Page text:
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(Credit: Matt Becker)


The pre-rock influences that changed the life of Rush drummer Neil Peart


Neil Peart brought in a diverse array of styles to Rush. Originally a three-piece blues-based hard rock outfit in the same vein as Cream or Blue Cheer, the Canadian band were angling for more complex and progressive arrangements when Peart auditioned to replace original drummer John Rutsey. Peart had remarkable time and precision, but it was clear who he was basing his style off of.

That would be The Who’s legendarily combustible drummer Keith Moon. “Keith Moon had a wonderful way of framing the vocals,” Peart explained in the bonus features to the band’s appearance on the Classic Albums programme. “You can hear that it’s apparent chaos, but it’s not at all, it’s a very carefully designed chaos that frames the essence of the song. And it’s something that I learned early on was to do that: to frame the vocals and occasionally come in and punch up them.”

But before Moon, Peart was absorbing influences from drummers that had nothing to do with rock music, namely jazz bandleader Gene Krupa. “My first inspiration I always say was Gene Krupa, because when I was 11 or 12, I saw the movie called The Gene Krupa Story. Sal Mineo actually played Gene Krupa in it, but he did a great job of miming Gene Krupa’s drumming. And it seemed so glamorous and exciting and dangerous: Gene Krupa gets arrested for marijuana in it,” Peart said with a sly smile.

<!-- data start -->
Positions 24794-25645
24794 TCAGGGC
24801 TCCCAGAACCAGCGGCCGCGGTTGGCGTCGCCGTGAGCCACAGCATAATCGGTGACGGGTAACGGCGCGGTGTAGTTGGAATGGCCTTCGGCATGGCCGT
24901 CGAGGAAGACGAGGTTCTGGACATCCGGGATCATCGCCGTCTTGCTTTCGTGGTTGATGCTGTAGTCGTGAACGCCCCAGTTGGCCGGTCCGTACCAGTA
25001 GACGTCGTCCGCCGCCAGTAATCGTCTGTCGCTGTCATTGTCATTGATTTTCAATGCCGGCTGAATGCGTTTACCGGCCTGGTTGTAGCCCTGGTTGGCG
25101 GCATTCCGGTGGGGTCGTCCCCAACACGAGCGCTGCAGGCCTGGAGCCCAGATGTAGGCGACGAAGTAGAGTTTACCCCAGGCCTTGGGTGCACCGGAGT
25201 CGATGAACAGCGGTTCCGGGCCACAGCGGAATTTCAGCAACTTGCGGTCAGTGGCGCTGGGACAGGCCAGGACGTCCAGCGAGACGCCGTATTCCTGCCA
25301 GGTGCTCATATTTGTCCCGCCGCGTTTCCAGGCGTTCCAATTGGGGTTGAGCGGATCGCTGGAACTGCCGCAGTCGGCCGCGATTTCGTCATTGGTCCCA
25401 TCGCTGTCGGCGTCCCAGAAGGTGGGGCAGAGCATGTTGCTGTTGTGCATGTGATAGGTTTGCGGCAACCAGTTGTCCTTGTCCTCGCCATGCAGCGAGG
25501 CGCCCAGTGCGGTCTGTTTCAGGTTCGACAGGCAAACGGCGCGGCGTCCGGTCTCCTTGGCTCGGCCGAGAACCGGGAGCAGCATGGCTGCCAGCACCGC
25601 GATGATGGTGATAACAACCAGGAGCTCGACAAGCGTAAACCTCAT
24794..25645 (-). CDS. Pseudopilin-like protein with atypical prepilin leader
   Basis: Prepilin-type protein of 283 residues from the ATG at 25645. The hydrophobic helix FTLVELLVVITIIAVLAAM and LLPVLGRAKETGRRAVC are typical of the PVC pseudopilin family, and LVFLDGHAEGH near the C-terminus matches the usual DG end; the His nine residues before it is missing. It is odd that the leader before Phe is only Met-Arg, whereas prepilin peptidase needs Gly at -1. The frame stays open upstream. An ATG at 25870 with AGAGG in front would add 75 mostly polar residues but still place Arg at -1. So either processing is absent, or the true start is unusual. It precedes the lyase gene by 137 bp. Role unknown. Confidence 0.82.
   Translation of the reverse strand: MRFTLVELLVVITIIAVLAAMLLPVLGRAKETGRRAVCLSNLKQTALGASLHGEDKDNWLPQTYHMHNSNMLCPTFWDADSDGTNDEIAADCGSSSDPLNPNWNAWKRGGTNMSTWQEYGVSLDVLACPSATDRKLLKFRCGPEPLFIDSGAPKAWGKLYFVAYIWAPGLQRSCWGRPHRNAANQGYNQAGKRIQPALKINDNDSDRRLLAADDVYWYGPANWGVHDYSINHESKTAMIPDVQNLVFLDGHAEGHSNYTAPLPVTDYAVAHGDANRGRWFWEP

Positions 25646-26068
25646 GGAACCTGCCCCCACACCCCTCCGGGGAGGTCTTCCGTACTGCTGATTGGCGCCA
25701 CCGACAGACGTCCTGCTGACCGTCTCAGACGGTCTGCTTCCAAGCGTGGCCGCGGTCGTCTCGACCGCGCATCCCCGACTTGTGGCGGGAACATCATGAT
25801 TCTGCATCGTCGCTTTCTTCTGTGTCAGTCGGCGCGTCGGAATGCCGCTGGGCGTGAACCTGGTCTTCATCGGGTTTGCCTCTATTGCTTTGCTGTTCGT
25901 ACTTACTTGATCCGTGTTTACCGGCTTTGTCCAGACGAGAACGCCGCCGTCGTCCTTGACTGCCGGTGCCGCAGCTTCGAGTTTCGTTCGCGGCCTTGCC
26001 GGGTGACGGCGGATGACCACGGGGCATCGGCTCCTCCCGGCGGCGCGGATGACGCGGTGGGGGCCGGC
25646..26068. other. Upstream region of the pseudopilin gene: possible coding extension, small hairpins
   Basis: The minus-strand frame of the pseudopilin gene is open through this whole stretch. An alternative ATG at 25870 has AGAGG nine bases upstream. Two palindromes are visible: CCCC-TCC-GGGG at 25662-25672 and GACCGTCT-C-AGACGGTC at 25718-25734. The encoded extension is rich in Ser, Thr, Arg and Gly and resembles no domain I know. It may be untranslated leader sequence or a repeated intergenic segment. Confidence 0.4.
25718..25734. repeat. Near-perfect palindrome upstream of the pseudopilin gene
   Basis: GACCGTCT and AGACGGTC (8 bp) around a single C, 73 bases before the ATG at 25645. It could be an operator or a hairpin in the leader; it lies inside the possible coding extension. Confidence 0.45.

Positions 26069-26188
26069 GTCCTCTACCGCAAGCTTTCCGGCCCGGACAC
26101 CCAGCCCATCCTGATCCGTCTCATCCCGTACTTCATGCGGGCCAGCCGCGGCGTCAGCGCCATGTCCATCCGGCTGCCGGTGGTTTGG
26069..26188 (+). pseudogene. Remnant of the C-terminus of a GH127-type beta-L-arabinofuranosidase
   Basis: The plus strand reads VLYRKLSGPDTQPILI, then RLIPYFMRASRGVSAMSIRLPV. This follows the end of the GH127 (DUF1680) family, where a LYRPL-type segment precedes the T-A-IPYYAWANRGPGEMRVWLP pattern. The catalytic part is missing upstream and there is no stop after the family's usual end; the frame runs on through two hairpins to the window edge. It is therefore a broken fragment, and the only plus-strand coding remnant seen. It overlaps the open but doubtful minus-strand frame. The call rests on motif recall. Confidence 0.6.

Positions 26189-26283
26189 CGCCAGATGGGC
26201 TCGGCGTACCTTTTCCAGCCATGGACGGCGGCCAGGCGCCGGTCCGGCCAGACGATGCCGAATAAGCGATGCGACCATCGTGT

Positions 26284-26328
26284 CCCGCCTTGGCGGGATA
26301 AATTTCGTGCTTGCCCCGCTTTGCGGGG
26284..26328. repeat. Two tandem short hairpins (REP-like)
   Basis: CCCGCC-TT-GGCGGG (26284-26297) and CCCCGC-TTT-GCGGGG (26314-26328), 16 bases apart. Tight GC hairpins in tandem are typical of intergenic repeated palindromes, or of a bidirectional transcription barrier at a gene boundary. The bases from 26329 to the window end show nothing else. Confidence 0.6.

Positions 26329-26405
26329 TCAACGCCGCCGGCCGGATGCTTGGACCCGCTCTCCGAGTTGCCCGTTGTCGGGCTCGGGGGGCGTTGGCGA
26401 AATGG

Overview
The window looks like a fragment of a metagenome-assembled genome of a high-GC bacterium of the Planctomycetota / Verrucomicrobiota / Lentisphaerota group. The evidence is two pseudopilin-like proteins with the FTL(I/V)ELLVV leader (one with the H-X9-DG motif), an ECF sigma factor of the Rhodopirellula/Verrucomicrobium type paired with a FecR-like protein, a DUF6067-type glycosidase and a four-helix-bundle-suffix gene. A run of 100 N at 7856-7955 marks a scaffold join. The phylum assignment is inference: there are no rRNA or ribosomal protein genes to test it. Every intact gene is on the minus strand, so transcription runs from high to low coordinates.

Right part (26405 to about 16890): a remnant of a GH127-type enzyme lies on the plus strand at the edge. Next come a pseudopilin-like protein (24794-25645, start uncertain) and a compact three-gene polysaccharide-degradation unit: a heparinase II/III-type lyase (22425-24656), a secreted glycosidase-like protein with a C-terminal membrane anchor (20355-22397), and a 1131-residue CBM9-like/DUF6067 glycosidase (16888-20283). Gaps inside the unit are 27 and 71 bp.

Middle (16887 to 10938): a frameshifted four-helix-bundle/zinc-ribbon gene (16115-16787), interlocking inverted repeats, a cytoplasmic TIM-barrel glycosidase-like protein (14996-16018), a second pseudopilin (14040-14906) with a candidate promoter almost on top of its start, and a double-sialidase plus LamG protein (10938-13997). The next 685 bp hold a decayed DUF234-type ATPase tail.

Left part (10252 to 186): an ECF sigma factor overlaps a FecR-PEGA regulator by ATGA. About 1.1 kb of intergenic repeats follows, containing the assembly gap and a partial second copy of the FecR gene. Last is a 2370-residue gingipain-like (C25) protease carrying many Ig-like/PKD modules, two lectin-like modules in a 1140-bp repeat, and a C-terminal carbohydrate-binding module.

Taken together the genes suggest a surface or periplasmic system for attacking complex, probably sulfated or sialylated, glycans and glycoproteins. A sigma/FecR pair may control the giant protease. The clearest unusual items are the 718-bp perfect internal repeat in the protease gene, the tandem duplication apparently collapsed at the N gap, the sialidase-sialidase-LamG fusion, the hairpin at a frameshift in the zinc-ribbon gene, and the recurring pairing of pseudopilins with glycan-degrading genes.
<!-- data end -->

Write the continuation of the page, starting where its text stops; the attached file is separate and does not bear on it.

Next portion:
“I started playing in ’65, at age 13, and I played along with the AM radio in those days,” Peart added. It was through the popular music of the day that Peart gained another key influence. “Many of us in my generation often joke that our six favourite drummers were all Hal Blaine, because when I was playing along to Simon & Garfunkel, or The Byrds, or The Association: all these bands, they were all Hal Blaine playing drums on them.”

“I had a little AM radio, and a four piece drum set on the radiator beside me. I had a plastic radio that I played along with. Then when I started buying records, that’s when the first records I bought were by The Who and Blue Cheer.” Peart also revealed that his early bands often played San Francisco-based rock, including The Grateful Dead, Moby Grape, and Jefferson Airplane. But it was the supercharged drumming of Moon that made Peart into the powerhouse drummer he eventually became, even if he always carried a little bit of jazz with him into his arrangements.

Check out Peart explaining his early influences at the 8:46 mark in the video down below.